**Characterization of the functional relationship between sensory inputs and neuronal or observers' perceptual responses is one of the fundamental goals of systems neuroscience and psychophysics. Conventional methods, such as reverse correlation and spike-triggered data analyses are limited in their ability to resolve complex and inherently nonlinear neuronal/perceptual processes because these methods require input stimuli to be Gaussian with a zero mean. Recent studies have shown that analyses based on a generalized linear model (GLM) do not require such specific input characteristics and have advantages over conventional methods. GLM, however, relies on iterative optimization algorithms and its calculation costs become very expensive when estimating the nonlinear parameters of a large-scale system using large volumes of data. In this paper, we introduce a new analytical method for identifying a nonlinear system without relying on iterative calculations and yet also not requiring any specific stimulus distribution. We demonstrate the results of numerical simulations, showing that our noniterative method is as accurate as GLM in estimating nonlinear parameters in many cases and outperforms conventional, spike-triggered data analyses. As an example of the application of our method to actual psychophysical data, we investigated how different spatiotemporal frequency channels interact in assessments of motion direction. The nonlinear interaction estimated by our method was consistent with findings from previous vision studies and supports the validity of our method for nonlinear system identification.**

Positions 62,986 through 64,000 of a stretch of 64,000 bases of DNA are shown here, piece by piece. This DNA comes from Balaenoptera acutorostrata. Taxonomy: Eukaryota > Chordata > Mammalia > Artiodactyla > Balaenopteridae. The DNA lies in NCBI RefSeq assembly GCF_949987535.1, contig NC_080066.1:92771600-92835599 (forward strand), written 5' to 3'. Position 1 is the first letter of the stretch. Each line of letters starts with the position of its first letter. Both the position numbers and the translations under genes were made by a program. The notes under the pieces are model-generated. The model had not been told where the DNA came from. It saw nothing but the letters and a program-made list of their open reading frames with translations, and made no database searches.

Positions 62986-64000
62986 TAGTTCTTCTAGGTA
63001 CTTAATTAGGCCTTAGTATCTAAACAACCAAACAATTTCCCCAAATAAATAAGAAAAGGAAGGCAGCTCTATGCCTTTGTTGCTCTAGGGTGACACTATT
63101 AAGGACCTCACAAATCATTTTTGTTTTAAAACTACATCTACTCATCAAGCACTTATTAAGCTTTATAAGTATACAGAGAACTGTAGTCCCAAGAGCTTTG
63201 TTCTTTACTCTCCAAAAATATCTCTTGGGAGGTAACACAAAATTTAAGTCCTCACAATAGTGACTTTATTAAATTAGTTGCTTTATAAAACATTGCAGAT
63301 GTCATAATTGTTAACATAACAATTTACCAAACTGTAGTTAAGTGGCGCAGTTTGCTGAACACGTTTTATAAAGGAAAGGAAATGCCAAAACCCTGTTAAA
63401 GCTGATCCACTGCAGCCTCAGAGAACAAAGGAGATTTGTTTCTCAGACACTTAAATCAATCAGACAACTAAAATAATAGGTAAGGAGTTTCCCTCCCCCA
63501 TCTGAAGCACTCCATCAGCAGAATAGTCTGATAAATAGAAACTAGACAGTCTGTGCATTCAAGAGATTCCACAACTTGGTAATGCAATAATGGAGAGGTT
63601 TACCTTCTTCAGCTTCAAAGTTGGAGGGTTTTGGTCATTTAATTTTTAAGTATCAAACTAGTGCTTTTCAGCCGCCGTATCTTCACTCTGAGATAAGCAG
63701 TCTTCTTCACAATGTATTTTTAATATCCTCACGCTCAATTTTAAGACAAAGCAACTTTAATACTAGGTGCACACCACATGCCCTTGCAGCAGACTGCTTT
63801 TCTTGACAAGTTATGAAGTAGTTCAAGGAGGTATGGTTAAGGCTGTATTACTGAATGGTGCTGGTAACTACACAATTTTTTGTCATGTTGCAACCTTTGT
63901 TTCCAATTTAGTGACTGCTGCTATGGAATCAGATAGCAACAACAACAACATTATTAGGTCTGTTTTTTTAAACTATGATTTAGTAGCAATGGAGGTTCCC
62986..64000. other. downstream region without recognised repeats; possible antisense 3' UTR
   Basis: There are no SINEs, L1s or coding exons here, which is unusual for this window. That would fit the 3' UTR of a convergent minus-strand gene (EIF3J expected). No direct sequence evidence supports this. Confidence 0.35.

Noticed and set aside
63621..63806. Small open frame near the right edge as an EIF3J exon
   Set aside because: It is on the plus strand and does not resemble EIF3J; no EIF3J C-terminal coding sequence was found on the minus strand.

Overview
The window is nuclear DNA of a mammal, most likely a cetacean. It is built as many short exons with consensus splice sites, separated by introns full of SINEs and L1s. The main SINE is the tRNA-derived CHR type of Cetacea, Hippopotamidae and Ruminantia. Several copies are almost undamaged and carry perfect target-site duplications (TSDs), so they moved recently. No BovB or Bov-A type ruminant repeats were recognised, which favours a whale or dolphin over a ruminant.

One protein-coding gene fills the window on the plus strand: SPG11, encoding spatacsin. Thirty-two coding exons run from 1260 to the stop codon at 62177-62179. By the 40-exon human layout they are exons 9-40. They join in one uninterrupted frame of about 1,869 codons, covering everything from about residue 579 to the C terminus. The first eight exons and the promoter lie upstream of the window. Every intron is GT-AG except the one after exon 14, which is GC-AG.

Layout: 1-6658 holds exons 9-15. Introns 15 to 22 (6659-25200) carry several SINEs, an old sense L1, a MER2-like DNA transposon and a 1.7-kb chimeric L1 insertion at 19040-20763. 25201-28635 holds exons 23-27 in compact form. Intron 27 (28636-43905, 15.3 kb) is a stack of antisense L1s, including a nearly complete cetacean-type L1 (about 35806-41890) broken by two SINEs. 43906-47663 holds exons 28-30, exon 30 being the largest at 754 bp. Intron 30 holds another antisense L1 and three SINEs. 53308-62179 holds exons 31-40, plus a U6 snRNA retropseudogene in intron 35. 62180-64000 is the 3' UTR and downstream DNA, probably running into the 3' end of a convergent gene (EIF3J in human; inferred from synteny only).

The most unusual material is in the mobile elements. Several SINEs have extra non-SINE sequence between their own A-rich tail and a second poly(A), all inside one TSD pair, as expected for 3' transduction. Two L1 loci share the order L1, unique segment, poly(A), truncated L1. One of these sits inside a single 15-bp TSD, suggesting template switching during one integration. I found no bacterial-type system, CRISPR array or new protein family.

*y*of the system of interest takes only binary states (either

*F*(

*) followed by a cumulative Gaussian, the sigmoid-type response function, as follows:*

**x***y*, given input

**x**is therefore described as follows:

*F(*can be estimated by solving simultaneous equations composed of moments, i.e., expectation of the products of inputs

**x**)**x**and or output

*y*(the detail derivations are described in Appendix 1). Namely, we obtain a relational expression between the vectors/matrix of expectations

**a**,

**b**, and

*M,*and the coefficients of the moment-generating function

**g**as:

**g**are described using the kernels of

*F*(

**x**) as follows:

*y*at either −1 or 1 without loss of generality and consider the case's ability to estimate the kernels of Volterra series up to second-order terms from data observed by repeated experiments.

*m*trials as

*X*consist of the input values of all stimulus dimensions and their binomial products from

*m*trials as

**a**and matrix

*M*are obtained by the following approximation:

*R*

^{2}= 0.964,

*p*< 0.01). The correlation between our method and ground truth was also significantly different from that between STA and ground truth, and between whitened STA and ground truth (

*p*< 0.01, Meng's Z-test). The estimated kernel values by our method deviated slightly from the ground truth due to the truncation error of the second-order approximation in the calculation although the noise variance of the model was matched. Figure 2e shows the mean squared errors (MSEs) of the estimations of STA, whitened STA, and our method after adjusting the scale of kernels to minimize each MSE. Our method shows significantly lower MSE over STA and whitened STA (